“I am working in logistics at Nissan. I’ve learnt so much within my first year of placement and my biggest achievement to date is being offered and accepting a full time position. It’s great to know that my talent and hard work have been recognised and I have a future with an organisation I already feel part of.” Sarah Noble, on Work Based Learning Partnership with Nissan
“The advantages of this programme are that students are given a strong grounding in business in their first year and join us hungry to put this knowledge into a practical context.” Dianne Sharp, Managing Director, SCM Pharma
“The degree offered me the opportunity to do more than just study – I could get a career out of it too!” Natalie French, Senior Project Manager, Roundhouse To find out more, visit www.northumbria.ac.uk
‘Live’ projects with employers
Recent final year students took on a ‘live’ development consultancy project working with Rolls-Royce including design, financial appraisal and producing development and planning proposals. Mirroring the interdisciplinary nature of the working environment, students worked with interior designers, lawyers and urban designers during the project. Students’ final presentations, seeking approval to act on behalf of a ‘client’, were to a board consisting of industry and university representatives from Rolls-Royce and Muse Developments alongside academics and staff from NTU’s business incubation unit, The HIVE. The skills and attributes enhanced at each stage directly translate into preparation for professional practice. Students gain confidence, experience presenting in a board setting, and experience of development consultancy work. Learning in this setting, students graduate with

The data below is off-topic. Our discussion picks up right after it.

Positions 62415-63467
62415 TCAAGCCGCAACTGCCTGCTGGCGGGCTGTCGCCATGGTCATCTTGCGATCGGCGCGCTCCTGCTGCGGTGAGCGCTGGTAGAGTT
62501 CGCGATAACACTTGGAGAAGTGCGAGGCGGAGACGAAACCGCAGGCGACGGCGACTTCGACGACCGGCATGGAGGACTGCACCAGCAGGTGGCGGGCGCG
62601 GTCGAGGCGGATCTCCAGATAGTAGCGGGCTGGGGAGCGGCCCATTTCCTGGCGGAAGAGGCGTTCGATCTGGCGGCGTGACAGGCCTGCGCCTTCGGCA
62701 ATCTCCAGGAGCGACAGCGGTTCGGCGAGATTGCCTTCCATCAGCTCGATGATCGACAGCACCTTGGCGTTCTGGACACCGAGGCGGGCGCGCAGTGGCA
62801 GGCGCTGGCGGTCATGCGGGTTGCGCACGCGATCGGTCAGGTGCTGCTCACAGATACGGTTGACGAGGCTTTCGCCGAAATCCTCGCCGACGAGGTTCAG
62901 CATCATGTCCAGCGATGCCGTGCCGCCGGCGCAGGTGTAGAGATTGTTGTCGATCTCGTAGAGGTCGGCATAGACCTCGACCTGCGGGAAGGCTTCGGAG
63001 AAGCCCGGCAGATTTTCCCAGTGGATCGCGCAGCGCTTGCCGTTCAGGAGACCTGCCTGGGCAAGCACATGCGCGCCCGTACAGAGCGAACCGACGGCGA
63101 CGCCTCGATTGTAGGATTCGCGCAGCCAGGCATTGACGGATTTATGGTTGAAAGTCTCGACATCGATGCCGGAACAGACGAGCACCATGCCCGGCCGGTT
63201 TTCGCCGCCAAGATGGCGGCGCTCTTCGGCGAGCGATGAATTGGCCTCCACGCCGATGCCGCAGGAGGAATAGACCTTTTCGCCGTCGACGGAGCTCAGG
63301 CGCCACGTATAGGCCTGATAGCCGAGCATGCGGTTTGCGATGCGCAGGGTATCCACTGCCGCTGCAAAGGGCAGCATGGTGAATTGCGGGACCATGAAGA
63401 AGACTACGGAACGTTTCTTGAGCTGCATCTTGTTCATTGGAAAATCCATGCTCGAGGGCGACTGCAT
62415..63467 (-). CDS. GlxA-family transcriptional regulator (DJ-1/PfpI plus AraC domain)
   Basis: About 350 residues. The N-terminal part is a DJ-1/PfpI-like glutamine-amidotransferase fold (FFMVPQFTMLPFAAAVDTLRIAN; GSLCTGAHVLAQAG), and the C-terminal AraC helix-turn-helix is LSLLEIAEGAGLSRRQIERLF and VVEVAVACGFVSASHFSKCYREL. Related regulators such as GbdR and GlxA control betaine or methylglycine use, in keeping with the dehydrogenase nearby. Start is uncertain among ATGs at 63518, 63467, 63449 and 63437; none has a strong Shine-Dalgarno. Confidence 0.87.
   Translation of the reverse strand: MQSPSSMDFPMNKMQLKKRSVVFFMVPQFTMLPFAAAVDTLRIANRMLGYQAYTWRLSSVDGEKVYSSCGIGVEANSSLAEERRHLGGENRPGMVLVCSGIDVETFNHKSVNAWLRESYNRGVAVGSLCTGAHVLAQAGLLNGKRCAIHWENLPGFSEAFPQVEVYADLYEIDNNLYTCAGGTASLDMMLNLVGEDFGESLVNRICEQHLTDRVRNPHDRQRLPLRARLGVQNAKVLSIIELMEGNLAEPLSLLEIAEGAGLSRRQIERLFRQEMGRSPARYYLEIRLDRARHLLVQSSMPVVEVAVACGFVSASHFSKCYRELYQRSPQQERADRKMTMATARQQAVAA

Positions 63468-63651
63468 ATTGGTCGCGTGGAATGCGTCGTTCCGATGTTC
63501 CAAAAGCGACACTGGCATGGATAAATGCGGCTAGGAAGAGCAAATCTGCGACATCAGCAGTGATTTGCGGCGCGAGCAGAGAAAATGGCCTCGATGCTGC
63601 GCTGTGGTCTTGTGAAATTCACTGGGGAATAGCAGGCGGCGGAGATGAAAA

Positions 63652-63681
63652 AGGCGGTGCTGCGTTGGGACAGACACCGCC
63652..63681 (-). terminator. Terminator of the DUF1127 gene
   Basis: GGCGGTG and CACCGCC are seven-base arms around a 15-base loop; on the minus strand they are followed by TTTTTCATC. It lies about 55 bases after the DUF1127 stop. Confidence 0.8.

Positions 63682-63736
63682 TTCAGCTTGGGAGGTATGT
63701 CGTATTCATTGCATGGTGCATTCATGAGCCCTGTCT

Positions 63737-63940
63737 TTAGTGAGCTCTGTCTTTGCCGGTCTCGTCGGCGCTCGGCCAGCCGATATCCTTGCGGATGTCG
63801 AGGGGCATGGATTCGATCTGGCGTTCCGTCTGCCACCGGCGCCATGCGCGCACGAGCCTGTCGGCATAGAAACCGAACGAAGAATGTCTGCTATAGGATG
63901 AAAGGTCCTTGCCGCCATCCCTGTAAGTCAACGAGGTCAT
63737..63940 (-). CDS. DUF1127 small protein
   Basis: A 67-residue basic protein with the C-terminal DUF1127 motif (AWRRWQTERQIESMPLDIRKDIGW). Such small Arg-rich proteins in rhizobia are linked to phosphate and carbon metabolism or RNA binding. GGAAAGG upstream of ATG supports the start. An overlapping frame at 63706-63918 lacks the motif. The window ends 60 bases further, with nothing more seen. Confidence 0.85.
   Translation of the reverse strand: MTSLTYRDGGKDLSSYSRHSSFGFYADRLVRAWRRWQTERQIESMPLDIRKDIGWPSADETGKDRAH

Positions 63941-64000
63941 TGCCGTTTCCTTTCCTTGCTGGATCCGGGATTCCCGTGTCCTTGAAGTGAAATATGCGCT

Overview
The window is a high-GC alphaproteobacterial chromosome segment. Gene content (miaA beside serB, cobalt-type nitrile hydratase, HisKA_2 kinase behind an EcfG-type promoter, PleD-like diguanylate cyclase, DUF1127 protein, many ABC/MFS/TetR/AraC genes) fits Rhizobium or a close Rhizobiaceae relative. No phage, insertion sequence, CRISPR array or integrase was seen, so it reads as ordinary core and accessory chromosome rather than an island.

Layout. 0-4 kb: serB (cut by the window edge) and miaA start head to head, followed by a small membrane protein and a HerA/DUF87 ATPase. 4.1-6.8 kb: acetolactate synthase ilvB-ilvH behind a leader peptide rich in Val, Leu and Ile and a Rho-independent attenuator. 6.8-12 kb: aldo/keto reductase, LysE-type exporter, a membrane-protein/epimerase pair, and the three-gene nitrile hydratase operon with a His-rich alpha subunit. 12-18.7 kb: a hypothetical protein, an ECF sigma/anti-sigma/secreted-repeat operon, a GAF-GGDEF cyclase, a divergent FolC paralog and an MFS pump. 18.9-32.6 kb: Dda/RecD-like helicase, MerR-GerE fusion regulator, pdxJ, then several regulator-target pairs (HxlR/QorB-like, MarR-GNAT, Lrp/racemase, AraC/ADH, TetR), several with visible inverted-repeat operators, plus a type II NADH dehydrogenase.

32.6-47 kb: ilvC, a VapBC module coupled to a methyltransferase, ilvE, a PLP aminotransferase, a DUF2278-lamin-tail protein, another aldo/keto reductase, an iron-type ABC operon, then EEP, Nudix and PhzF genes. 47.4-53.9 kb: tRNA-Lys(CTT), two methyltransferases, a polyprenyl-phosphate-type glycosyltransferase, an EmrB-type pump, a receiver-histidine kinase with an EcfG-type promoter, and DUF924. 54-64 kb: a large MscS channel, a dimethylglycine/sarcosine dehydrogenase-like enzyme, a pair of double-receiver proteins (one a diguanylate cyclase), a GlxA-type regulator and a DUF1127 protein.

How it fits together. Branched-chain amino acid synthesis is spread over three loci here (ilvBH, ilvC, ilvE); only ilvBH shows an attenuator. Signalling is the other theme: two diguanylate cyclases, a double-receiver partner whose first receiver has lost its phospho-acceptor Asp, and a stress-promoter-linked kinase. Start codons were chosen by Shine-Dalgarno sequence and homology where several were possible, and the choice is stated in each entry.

knowledge, skills, contacts and experience useful for their future careers. With the Institute of Directors’ (IoD) regional hub based at the University, students also have the opportunity to become student members of the leading worldwide network for senior business leaders. In doing so, they are opening a door to high-level business expertise and opportunities benefitting their studies and future careers.
“You’re able to build up essential market knowledge from an early stage which is invaluable in setting you apart in the hunt for placement and graduate opportunities.” Andrew Laing, BSc (Hons) Planning and Development
“I have thoroughly enjoyed this module. It has been challenging and the broad and dynamic nature of the programme has enabled me to expand my knowledge and skills on a practical level, a key strength when in an interview environment.” Planning and Development student, course feedback
To find out more, visit www.ntu.ac.uk 21
University of Huddersfield